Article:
|Artist: New Flesh
Album: Universally Dirty
Label: Big Dada
Hailing from the UK and having
been around for 16 years, New Flesh’s most recent release, Universally
Dirty is a deft combination of underground rap and the compelling
textures behind other genres such as reggaeton and electronica.
Preserving their rap roots
yet straying away from the traditional in this highly original cd, New
Flesh has created a strong album that proves the indispensable power
of mingling diversity in music to create something unique.
Casting down quick rhymes like
Dizzee Rascal or Big Boi of Outkast, New Flesh slams heavy and hard
rhymes at listeners. Commanding by nature, steady throughout,
and varying in lyrical styles, New Flesh’s talent is clear in each
of the album’s tracks.
New Flesh kicks off Universally
Dirty with “Backyard.” Starting with the ringing of one
note and then starting in with a conversational tone, the track quickly
shifts into its strong reggaeton feel. This track features a deep
component on the mixing board that keeps the off-beat, New Flesh strays
away from the normal 4:4 time and constantly plays with the song’s
undertones. “Backyard” could stand up again Sean Paul’s
“Temperature, inspiring everyone on the dance floor to stomp and dip
with the beat.
Changing the tone from the
first track, New Flesh brings in the influence of more of a lounge techno
feel for “Wherever We Go.” Looping a consistent and accented
bassline driven from the influences of techno, New Flesh adds another
layer to the techno feel with rap lyrics. When the chorus begins
the background music transforms into a more symphonic feel. Resembling
a row of violins filling a room, the chorus adds a flowing element to
the staccato feel of the track. Adding to this feeling, New Flesh
changes their offset rap rhymes into more of a singing voice. “Wherever
We Go” comes together with its different influences and sounds to
create an anthem that’s successful in illustrating New Flesh’s powerful
“Howz Dat?” the album’s
third track, begins with a gritty techno feel and quick bass sound.
Reminiscent of an old Atari video game at the beginning, it isn’t
until the lyrics come in that everything starts to come together.
Harsher in nature, the rap rhymes in “Howz Dat?” are competitive
and out to prove something in the industry. The track strays away
from the commanding rhymes with the addition of a voice clip of an older
woman screeching, “Let me tell you how it’s done child.”
And like she croons, New Flesh shows the world how it’s done and commands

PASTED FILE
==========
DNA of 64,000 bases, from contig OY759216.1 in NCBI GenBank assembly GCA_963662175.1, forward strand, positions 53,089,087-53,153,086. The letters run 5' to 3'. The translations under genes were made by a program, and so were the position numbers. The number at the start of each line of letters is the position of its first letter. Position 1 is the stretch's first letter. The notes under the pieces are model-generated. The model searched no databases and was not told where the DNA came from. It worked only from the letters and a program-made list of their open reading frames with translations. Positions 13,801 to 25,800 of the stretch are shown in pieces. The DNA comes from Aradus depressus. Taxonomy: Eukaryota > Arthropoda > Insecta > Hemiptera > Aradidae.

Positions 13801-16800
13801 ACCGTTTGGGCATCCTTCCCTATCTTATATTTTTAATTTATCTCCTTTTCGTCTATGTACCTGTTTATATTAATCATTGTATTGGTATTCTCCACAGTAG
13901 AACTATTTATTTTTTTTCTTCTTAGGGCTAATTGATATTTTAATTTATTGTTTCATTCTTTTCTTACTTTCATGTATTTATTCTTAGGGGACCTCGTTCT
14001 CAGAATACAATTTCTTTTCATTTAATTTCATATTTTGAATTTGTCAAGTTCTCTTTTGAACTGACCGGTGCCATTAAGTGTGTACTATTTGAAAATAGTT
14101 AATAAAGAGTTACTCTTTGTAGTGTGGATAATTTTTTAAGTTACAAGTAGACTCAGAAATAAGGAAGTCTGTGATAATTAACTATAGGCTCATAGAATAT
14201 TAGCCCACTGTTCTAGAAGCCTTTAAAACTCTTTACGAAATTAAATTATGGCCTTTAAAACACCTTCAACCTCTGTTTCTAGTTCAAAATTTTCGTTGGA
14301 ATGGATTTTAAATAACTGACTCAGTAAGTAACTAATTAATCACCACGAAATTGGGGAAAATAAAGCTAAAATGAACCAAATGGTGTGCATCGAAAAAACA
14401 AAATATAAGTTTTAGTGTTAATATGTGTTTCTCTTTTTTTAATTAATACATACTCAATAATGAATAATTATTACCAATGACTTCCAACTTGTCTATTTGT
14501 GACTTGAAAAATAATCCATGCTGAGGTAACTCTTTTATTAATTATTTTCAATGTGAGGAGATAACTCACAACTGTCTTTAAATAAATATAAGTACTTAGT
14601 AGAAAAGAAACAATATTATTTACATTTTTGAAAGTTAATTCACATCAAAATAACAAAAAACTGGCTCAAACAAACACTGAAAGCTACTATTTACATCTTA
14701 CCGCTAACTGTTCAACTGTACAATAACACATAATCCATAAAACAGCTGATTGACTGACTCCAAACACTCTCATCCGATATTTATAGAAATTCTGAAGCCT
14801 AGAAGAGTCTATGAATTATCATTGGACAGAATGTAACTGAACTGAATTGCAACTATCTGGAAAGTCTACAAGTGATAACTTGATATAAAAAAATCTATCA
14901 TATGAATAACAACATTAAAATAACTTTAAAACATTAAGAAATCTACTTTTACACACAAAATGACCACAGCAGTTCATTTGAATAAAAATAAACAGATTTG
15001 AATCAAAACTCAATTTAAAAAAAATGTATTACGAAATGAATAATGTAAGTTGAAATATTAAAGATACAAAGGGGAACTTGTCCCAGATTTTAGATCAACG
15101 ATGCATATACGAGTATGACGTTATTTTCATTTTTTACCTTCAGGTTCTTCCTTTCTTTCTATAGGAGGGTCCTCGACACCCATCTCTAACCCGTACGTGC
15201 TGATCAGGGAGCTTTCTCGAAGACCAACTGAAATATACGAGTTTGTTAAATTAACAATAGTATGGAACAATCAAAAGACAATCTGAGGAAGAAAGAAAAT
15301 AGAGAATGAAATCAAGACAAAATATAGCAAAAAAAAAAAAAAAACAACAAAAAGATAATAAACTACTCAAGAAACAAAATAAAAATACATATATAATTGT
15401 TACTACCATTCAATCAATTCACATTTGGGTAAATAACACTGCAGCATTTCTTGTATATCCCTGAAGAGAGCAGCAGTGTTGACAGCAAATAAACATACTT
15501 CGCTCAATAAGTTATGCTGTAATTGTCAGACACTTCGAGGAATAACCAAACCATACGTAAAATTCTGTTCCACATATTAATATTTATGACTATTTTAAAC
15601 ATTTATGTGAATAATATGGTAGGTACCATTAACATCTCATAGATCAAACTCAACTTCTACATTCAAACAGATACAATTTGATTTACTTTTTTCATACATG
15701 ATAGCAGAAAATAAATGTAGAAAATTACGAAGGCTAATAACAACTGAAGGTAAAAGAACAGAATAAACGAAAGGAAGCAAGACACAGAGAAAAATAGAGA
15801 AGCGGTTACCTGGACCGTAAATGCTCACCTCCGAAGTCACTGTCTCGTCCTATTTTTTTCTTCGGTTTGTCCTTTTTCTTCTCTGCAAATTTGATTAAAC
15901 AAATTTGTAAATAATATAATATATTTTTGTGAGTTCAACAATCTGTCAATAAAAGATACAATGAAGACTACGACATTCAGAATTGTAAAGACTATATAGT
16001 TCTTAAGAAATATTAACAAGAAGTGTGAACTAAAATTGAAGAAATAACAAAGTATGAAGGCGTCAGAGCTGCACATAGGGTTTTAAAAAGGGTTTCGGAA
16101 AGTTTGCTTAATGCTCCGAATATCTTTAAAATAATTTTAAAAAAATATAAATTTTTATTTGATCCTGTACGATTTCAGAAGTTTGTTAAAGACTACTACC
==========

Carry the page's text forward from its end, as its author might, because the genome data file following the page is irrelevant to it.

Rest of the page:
respect in “Howz Dat?”
“Home Movie” toys with
the age old and often used theme of making a home movie with a girl.
Funky in nature, the song brings in the voice talents of a female.
Both the male and female voice play off of each other throughout the
song, creating the feel of a casual banter. Featuring the mingling
of a broken buzzing background and droaning melody, the background textures
are met with the addition of a ting thrown into the background for accent
“Chocolate Bubbles” is
mesmerizing and perhaps the album’s feature track. Under two
minutes long, this is the kind of track that needs to stay on repeat.
Conveying the feel of a freestyle rap in the VIP room of a club, the
track is smooth and sleek. Gaining momentum as the track continues,
the lyrics start to echo and blend into one another beautifully.
“Chocolate Bubbles” is the future of clean cut and smooth rap.
“Money Makers,” the album’s
ninth track, boasts a lyrical style much like that of Sean Paul.
Lyrically paced so that the voices add to the bass beat and driving
rhythm of the song, the rhymes actually contribute in keeping time for
the track. The song’s background is experimental in nature and
constantly evolving throughout. Presenting a powerful lyrical
lineup about the power of money, New Flesh provides substance behind
Like many album’s in the
genre, Universally Dirty has added a skit to their album.
But unlike so many other artists, they’ve created what is often just
two people interacting into more of a song.
“Trouble” featuring Leigh
Stephen Kenny (also known as LSK) is the most reggae sounding track
on the album. Walking away from the genre of rap a bit, and into
LSK’s world of UK garage and reggae, the track slows down to a stroll
in order to boast the lyrical style of LSK. Well produced and
giving the feel of a walk through the jungle, “Trouble” is one of
the album’s best tracks.
Boasting a diverse lineup,
New Flesh’s 2006 release proves that their longevity in the industry
is well deserved. It’s time to stand at attention to witness
and become a part of Universally Dirty.